Channeling Ina: A semester in review

Ladies and gentlemen, I would like to paint for you the picture of where we have been and where we are going, so that your education does not pass by you like a warm summer’s day. And by education, I mean all of the extensive (i.e. potentially interesting but mostly superfluous) information about food, cooking and the Boston culinary scene that I have given you over the course of the semester. (Aside: I took that first sentence from my high school physics teacher, Mr. Dunbar, and I have found it at times to be a great transition sentence. Professor Chris Gregg has also been known to use a similar sentiment in his final lectures. Try it out sometime and see for yourself.)

After writing “Channeling Ina” for the past semester, there are a few things that I hope have stayed with you. I hope that you have the knowledge to put on a fancy appetizer spread in Carm or Dewick. I hope that you now understand that as a college student, you should really know how to bake chocolate chip cookies and throw together a platter of nachos. If you still do not know how to use your microwave to make oatmeal, go back and read my column from Feb. 17. I hope that you know how to improvise sauces and fancy salads in the dining halls and will do so confidently, even when faced with the perils of open block.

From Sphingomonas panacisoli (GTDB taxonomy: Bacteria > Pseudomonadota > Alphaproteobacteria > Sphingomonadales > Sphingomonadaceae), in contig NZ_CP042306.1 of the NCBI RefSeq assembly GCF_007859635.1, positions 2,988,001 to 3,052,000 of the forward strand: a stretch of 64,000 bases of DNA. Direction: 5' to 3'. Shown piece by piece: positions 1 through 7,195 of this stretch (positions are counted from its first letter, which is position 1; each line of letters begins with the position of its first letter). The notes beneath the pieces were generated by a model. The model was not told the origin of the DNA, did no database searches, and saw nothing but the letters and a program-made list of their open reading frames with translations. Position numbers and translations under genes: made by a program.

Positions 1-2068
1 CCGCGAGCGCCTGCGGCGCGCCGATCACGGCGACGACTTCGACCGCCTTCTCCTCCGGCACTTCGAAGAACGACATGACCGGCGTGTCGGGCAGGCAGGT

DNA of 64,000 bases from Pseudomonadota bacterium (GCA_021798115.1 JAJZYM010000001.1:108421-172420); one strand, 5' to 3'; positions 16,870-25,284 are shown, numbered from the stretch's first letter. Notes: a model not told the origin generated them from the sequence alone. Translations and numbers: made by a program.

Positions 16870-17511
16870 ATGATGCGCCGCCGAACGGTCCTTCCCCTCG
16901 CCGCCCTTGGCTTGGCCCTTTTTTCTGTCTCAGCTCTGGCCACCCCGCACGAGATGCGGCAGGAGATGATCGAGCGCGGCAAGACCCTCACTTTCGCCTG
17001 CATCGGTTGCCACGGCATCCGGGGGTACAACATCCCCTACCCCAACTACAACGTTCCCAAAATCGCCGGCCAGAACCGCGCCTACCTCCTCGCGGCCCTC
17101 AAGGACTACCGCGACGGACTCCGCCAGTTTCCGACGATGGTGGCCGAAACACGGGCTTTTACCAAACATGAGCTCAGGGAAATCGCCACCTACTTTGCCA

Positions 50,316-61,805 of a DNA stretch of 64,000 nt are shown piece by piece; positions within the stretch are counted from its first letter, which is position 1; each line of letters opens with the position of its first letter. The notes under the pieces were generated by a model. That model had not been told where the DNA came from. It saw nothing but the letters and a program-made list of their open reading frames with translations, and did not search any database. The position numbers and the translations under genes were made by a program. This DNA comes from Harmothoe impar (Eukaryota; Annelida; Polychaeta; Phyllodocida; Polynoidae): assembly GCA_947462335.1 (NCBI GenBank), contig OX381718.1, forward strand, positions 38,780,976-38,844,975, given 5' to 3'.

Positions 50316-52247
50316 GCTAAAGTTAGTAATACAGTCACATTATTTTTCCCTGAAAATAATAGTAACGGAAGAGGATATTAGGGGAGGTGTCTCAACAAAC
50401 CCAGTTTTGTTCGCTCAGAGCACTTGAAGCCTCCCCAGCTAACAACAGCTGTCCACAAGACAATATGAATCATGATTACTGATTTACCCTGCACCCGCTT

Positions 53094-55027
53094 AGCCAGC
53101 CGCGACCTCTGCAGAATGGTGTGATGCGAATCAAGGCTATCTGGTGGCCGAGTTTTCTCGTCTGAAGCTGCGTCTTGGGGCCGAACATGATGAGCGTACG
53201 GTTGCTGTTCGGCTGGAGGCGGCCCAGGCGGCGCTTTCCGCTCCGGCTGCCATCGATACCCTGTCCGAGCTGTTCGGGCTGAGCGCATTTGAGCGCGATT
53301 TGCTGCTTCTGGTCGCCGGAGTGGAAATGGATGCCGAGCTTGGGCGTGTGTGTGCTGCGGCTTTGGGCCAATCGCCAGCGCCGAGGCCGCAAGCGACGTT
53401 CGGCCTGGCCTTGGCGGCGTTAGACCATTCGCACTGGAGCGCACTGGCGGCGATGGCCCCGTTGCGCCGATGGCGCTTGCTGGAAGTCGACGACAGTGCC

We have been through bakeries and cookbooks, podcasts and Instagrams. I have forced you to think about chemistry in the context of food, and if you know me, chances are I have made you learn the recipe for Chez Carmichael’s Thai peanut sauce. It has been quite the gastronomic spring.

Most importantly, however, I hope that where “we are going” is a destination of culinary exploration and pleasure. Appreciating good food should never be an exclusionary activity. If your idea of a great meal is cold leftover pizza while someone else’s favorite meal is a fancy 11-course meal — guess what? Neither experience is more important than the other one.

The reason why food is so complex and interesting for so many people is because there are so many types of food and food experiences that make all kinds of people happy. My wish for all of you is that you find that type of food that makes you jump for joy. Search for it in dining halls, farmers’ markets, grocery store aisles or even social media. Maybe it will be Sour Patch Kids or maybe it might be sous-vide beef tenderloin. And once you find your culinary nirvana, share it with everyone. Heck, become that cuisine or recipe’s food evangelist. Share your food passion with the world, and let’s strive to make this world a tastier place.